And yes, people might lose their retirement savings. Employees often have a lot invested in company stock. And if Green Mountain has a pension plan, those employees are at risk as well.
What would be ironic is if Green Mountain collapsed, but other players in the marketplace continued to thrive while using the K-cup (1.0, of course) as a de facto standard.
Connectivity is huge, but it's only one of the ingredients in making this decision.
If you want the app to work for them outside of the corporate WiFi, you have to host it on the public internet, where all attackers are equally welcome without regard to skillz or skripts. Are you sure that server is secure? What about tomorrow? Are you patching it? Are your users securing their devices properly? Uh oh, it's the new version of Heartbleed, go back three spaces.
You also have to consider performance. Is this something that your users will use constantly for their jobs, or occasionally for some rare piece of info? If it's going to add one second to every screen, and you're asking people to tap their way through 600 screens a day, the inefficiency is going to cost you 10 minutes worth of payroll per user per day. Maybe you make that up in hardware costs if you force your users to bring their own smartphone to work. Maybe the sluggishness just makes your users miserable throughout the day. Or maybe it simply costs you a lot of money.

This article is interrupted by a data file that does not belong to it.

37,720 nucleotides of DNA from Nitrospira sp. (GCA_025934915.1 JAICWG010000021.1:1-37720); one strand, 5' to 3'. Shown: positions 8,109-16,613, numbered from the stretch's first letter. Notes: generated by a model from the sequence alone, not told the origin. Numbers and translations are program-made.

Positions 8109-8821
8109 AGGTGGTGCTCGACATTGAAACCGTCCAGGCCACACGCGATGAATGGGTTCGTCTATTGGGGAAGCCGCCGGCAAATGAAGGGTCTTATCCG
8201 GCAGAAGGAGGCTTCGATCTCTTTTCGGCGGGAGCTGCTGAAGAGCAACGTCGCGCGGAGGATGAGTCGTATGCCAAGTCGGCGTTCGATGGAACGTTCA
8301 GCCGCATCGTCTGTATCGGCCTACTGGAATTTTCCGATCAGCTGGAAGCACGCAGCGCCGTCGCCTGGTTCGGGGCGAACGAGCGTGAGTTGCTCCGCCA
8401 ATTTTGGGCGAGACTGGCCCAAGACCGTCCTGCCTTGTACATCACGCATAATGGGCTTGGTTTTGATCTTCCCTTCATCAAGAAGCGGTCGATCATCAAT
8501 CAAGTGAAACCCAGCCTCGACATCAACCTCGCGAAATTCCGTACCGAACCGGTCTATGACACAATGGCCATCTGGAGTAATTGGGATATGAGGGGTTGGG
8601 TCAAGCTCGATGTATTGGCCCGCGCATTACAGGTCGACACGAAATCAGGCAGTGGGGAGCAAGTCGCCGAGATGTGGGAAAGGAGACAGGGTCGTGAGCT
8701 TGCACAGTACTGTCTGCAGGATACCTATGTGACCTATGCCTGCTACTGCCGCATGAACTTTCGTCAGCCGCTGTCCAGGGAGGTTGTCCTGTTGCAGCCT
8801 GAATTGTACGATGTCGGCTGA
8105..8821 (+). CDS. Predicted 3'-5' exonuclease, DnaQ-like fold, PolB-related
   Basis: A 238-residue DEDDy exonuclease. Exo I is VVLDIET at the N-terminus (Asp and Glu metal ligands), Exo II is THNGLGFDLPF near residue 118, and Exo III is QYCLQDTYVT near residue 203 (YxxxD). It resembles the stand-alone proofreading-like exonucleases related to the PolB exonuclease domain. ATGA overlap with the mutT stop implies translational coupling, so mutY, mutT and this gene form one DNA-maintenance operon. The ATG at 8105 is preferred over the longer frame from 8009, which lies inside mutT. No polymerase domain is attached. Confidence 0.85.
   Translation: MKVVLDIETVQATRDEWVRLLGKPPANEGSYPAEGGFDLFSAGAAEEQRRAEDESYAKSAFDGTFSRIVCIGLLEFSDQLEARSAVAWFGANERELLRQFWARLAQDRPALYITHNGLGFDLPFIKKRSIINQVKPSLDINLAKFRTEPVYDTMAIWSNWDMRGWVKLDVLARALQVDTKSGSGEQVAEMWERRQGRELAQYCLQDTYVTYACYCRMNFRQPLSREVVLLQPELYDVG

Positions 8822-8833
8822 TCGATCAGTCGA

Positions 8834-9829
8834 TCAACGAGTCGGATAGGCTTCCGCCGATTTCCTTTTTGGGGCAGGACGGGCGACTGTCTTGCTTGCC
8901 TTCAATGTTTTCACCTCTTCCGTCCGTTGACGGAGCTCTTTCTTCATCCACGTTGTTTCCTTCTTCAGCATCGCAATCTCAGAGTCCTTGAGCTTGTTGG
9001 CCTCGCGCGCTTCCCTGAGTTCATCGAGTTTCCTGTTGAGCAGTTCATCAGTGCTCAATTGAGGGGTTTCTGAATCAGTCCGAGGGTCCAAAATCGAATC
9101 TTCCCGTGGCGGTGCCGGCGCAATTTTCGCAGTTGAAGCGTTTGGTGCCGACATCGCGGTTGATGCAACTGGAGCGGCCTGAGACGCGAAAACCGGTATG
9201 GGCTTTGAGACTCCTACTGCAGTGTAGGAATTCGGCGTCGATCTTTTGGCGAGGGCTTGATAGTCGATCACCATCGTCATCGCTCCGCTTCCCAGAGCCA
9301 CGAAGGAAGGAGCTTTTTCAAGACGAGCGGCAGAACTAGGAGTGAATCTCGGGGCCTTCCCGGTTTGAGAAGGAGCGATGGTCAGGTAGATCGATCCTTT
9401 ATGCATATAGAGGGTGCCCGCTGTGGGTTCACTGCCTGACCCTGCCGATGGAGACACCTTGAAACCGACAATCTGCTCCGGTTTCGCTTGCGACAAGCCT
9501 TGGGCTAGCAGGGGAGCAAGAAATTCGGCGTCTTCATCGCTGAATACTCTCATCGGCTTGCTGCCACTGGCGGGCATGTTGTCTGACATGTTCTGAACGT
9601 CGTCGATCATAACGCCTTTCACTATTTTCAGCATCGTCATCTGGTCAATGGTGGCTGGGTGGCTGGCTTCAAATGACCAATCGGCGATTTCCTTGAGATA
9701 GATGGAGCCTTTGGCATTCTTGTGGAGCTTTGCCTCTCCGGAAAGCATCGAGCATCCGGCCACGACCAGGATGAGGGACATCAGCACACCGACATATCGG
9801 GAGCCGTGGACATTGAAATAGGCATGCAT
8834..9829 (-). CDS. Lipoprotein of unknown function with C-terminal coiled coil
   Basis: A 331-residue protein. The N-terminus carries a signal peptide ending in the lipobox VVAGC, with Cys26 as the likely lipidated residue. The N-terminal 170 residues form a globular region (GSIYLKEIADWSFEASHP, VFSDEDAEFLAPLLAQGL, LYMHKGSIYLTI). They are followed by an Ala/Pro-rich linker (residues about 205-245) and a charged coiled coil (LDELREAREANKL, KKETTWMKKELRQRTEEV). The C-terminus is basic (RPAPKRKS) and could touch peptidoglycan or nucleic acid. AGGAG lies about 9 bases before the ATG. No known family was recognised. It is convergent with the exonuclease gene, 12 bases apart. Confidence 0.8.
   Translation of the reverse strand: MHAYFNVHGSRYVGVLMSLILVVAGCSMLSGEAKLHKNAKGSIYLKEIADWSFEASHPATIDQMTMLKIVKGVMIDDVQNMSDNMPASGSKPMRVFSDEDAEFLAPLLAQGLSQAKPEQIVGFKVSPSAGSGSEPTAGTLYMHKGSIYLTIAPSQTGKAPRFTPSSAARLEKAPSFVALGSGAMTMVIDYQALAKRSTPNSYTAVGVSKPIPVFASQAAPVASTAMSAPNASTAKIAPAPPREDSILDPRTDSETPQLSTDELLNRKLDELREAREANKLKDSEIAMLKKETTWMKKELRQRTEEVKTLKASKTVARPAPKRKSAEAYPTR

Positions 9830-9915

On the other side, if it's used perhaps once or twice a day by 2000 people, poor performance and connectivity issues won't be nearly as important as savings on developer costs and time to market, Or if you have only a half dozen heavy users, perhaps you're willing to eat the payroll cost of an hour per day instead of spending them on development.
It's a question best answered by the money.
Manning would almost certainly have been caught regardless. All those State Department cables could only have come from someone with access to the entire database. That's a reasonably short list of people, and everyone on it would have been grilled and inspected from head to toe.
His (her) talking about it just made the inevitable happen faster.
I'm much more cynical, and I don't think Pepsi is giving in to anyone. I think they're trying to exploit people's fears that "OMG chemicals bad". It's more like they're advertising "We're the only brand that dares to print arsenic-free on our products."
I think the real problem with Diet Pepsi and Pepsi Max is that they taste more or less like regular Pepsi. Their advertising slogan may as well be "Pepsi - for when you can't afford actual Coca-Cola."
Neither Manning nor Snowden remained anonymous. At some point the leak is so big that anonymity is not possible, and someone will pay the price for the leak.